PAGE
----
This is why you’ll sometimes see authors rotating characters into the narrator’s seat, in order to provide sufficient context and coverage for the story. Or as a way to enhance tension and conflict.
The limitations of a viewpoint character as the narrator can be used to a specific effect.
There are many circumstances in which the narrator (which might be you, the author) is not a character in the story, but can be treated as one. This includes the typical anonymous Third Person POV.
Even if you are planning quite a neutral and anonymous approach to your narration, it can be a very useful mind hack to think in terms of your narrator as being a character. This includes nonfiction writing, by the way.
The Role of an Unreliable Narrator
Aside from the Omniscient (All-Knowing) Narrator referred to above, in the POV section, there is a specific type of narrator known as an Unreliable Narrator.
This is when the narrator of a story doesn’t provide a faithful and accurate account of events. Because their credibility is in doubt, or they are somehow compromised.
- There are many reasons why an author may choose to use an unreliable narrator as a narrative technique, such as adding suspense or drama or making the story more interesting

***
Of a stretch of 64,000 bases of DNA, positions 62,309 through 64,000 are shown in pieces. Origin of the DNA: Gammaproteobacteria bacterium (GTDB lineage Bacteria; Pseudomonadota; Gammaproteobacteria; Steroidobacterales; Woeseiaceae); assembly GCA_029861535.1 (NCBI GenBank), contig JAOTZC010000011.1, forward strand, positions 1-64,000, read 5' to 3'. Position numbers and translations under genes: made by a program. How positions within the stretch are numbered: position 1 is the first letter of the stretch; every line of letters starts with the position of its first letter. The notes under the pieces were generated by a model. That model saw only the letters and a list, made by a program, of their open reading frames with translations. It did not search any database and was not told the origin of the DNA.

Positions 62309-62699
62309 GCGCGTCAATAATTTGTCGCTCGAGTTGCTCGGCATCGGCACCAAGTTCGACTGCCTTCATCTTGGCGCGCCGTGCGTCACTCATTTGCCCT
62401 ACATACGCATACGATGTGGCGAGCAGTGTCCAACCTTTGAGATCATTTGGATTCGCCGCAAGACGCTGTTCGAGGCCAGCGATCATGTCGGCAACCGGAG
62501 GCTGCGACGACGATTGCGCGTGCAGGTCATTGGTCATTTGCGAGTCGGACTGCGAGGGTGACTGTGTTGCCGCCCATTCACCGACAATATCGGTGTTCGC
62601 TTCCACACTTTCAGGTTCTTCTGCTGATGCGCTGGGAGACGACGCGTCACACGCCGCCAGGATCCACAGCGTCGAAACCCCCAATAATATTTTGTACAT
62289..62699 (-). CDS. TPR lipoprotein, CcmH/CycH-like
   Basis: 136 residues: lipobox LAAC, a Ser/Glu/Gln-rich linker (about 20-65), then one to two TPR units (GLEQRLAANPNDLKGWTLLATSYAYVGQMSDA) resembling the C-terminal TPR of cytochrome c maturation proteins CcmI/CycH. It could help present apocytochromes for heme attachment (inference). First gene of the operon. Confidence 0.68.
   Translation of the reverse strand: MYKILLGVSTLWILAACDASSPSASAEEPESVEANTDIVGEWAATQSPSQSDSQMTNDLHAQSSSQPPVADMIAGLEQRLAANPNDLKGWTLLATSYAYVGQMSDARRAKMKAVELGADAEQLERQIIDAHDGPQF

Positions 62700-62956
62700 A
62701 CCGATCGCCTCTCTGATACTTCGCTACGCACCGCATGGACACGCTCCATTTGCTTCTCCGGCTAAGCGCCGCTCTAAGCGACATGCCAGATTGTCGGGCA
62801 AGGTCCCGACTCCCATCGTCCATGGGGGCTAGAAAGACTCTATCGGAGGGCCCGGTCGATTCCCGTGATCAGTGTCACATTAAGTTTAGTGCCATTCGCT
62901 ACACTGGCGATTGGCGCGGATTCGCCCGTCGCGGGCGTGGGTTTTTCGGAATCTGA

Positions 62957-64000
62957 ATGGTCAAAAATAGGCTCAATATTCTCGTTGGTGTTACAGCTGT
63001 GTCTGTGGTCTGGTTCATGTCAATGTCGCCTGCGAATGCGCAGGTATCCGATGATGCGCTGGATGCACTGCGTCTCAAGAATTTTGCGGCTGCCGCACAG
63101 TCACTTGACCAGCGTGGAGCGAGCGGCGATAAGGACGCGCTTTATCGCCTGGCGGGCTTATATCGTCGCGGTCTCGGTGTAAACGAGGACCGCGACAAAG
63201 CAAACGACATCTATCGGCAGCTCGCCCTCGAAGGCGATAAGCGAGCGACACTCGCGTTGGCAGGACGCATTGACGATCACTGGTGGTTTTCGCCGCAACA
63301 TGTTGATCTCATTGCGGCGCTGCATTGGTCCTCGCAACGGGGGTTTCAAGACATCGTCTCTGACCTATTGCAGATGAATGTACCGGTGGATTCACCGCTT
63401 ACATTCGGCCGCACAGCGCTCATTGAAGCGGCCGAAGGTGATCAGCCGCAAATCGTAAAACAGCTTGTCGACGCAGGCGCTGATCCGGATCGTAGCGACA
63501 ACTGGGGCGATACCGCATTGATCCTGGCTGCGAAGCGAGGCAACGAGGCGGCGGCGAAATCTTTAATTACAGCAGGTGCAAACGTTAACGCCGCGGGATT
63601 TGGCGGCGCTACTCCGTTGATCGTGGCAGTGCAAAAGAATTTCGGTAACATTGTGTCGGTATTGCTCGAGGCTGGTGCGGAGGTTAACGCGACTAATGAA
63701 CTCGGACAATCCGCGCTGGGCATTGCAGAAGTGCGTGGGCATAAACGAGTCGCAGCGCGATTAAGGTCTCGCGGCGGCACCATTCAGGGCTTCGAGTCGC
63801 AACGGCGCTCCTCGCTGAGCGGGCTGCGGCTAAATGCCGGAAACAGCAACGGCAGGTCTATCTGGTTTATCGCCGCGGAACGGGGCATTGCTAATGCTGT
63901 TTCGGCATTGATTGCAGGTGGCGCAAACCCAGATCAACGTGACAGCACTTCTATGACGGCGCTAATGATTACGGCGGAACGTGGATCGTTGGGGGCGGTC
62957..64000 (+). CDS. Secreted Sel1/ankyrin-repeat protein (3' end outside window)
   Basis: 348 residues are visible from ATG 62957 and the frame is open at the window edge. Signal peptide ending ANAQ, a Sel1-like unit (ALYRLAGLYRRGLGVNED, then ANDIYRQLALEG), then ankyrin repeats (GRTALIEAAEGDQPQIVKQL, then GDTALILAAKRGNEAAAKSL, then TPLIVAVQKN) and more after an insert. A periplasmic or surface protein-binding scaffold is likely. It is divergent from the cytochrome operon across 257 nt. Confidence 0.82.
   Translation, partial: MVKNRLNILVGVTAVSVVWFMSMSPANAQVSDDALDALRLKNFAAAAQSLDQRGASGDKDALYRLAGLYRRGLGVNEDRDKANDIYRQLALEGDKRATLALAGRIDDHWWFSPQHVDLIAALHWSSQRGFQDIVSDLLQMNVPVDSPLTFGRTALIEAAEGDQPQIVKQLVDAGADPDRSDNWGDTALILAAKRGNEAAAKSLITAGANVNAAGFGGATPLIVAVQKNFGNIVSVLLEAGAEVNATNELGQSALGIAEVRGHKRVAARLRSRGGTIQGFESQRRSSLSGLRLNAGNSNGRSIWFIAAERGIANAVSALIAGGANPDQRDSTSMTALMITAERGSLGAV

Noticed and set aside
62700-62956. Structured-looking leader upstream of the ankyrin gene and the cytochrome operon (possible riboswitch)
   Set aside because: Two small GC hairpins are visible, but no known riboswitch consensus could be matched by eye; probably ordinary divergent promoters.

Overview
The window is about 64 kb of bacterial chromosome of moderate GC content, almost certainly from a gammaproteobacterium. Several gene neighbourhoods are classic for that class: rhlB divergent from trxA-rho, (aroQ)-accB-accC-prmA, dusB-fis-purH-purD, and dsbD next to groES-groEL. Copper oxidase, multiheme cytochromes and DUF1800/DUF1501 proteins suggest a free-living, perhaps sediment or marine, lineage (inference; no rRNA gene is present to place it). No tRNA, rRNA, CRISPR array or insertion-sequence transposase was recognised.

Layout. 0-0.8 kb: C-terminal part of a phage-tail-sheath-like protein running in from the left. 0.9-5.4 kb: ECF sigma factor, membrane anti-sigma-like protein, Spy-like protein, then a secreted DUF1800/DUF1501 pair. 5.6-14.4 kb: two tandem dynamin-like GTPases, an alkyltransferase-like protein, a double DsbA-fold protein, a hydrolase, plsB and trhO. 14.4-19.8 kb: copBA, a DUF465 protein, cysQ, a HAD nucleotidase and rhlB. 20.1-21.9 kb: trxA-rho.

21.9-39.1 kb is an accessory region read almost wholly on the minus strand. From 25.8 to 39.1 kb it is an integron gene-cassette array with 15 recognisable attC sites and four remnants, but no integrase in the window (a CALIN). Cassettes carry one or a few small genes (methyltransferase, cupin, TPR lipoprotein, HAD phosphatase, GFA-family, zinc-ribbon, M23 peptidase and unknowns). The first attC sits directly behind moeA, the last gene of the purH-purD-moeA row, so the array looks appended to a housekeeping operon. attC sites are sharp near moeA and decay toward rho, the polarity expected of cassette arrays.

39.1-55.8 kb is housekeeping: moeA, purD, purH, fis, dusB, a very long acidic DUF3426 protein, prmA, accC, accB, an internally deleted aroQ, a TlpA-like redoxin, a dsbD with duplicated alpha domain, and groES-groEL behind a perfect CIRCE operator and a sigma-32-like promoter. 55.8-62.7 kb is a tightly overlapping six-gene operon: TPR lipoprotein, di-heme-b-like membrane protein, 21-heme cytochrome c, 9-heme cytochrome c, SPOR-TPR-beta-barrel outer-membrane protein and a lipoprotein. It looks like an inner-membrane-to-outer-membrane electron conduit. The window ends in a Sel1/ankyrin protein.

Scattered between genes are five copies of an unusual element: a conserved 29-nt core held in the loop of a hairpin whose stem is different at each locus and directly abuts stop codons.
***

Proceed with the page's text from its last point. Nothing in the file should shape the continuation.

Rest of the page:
- The unreliable narrator can mislead the reader by omitting or downplaying the key points of the story, creating a false sense of reality or security.
- An unreliable narrator can help to break a linear narrative – making it more intriguing and exciting.
Some good examples of an unreliable narrator are:
- Pi Patel in The Life of Pi
- Alex in A Clockwork Orange
- Nick in The Great Gatsby
How to Narrate a Story With Spoken Narration
Having personally narrated 26 audiobooks up on Audible, there are a number of things I’ve learned about what really matters when it comes to delivering an excellent audiobook narration.
Related: How to Become An Audiobook Narrator
The Emotional Subtext
The real secret to excellent narration in voiceover, audiobooks, stage storytelling, and so forth is to dial into the emotional subtext of every scene or chapter.
As a performer, which is what a spoken narrator always is, this means coming to a realization about the emotional meaning and impact of a scene, based on analysis, feeling, and intuition, and bringing that to mind at the point that you actually speak the words.
The individual words and sentences matter far less than the correct interpretation of the emotional subtext. This is true even for factual stories.